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In case you haven’t been paying attention, there’s something of a race going on between the various cruise lines. With an eye on expanding their markets and bringing in younger, tech-loving passengers, the lines are working hard to up their game. And on Wednesday, Royal Caribbean rolled out their Sea Beyond program. The splashy event — held in Brooklyn, NY — introduced believers and skeptics alike to what Royal Caribbean hopes will be the next big thing in cruise technology.
Putting On A Show
From the moment reporters arrived in New York City, it became clear that Royal Caribbean was aiming to impress. There was the self-driving shuttle which Hannah Sampson of Skift reported the line is hoping to eventually roll out as a way of ferrying cruise guests from one place to another in some ports. There was the app on which cocktails could be ordered. And there was the wall of smoke which, like something out of a science fiction movie, greeted arrivals at the event.
When Richard D. Fain, the chairman and CEO of Royal Caribbean, took to the stage, he made it clear that the technology being introduced would impact every aspect of a passenger’s trip. But just as important, the technology had to be very user friendly. “Frictionless is fast, simple, on-demand and integrated,” he said. “This is no longer optional, and is key to the success of any company today.”
How Royal Caribbean Is Changing The Game
In a statement, the line’s senior vice president of digital, Jay Schneider, said that the goal was to zero in on wasted effort and energy, thus “giving guests more time to make the memories that make vacations special.” In fact, he said that they were “building a virtual concierge to provide you any answer or service you need while on vacation.” This will even include the ability to control the environment of your stateroom via your phone.
Added Fain, “People want to collect experiences. In fact,” he added, as if to make perfectly clear who this big technological push is aimed at, “84 percent of millennials want to collect experiences.” Reiterating points made during the previous day’s conference call regarding third quarter earnings, the exec pointed out that people “are buying experiences now, not things. So we are creating ways for them to design vacations rich in made-to-order, memory-making moments, and even providing recommendations based on what they have enjoyed before or shared with us about their preferences.”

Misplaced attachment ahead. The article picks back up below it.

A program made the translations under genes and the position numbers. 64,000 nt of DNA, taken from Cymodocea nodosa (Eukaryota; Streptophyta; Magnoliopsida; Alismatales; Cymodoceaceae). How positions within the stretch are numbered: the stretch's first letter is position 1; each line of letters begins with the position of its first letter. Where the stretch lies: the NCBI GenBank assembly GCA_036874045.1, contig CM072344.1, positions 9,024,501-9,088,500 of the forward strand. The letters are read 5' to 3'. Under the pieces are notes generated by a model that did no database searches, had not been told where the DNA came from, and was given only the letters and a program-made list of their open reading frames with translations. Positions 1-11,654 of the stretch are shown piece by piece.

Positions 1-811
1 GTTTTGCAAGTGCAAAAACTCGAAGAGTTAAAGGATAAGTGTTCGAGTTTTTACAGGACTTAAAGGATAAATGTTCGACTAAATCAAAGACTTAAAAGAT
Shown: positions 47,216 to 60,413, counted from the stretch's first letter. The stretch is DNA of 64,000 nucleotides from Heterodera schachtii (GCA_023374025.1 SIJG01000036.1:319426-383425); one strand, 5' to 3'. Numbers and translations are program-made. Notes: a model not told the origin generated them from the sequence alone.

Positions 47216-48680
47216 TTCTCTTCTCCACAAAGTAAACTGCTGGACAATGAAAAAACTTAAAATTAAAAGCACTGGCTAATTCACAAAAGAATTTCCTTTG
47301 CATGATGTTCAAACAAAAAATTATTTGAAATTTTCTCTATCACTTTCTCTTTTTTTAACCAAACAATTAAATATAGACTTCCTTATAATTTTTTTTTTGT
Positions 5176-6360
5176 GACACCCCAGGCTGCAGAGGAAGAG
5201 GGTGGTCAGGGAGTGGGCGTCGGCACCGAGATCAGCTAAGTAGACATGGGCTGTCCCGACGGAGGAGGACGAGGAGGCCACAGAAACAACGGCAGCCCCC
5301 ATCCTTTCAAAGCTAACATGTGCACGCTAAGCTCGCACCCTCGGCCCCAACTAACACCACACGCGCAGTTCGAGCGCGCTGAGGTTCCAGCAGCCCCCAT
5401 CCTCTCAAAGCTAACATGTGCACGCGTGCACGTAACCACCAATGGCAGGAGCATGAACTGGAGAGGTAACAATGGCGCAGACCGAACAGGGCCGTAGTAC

The goal, according to a related press release, is to make it possible to…
- “… board ships in the time it takes to order fries from the drive-through, skipping check-in lines thanks to facial recognition technology that knows who [guests] are on arrival.” They will also use the technology to track bags, making it possible to know exactly when your suitcase has arrived in your stateroom. (This should, one presumes, also give them the ability to easily track down misplaced baggage.)
- ” … sign up for shore excursions, order drinks and make dinner reservations without ever leaving [your] chair by the pool thanks to an intuitive app on a device most [guests] already have… a smartphone.”
- ” … indulge in Virtual Reality and Augmented Reality experiences that transform ship spaces into virtual environments and interactive games, where stateroom ceilings might be replaced by starry skies, the walls of a restaurant can transform into the sights and sounds of an outdoor cafe and digital signs challenge [guests] to play an arcade game.”
Royal Caribbean’s Environmental Goals
Fain also made it clear that technology would be used not only to enhance guest experiences, but to help lessen the impact of their ships upon the environment. “Sustainability matters,” he explained. “Our consumers expect a lighter carbon foot print and for us to source our material responsibly.”
So when, exactly, will all of this technology actually be available to passengers? Fain said that it would “be available on 13 percent of ships by the end of 2017, 50 percent by the end of 2018 and fleetwide by the end of 2019.”
How important is technology — including the ability to stay connected — when you cruise?
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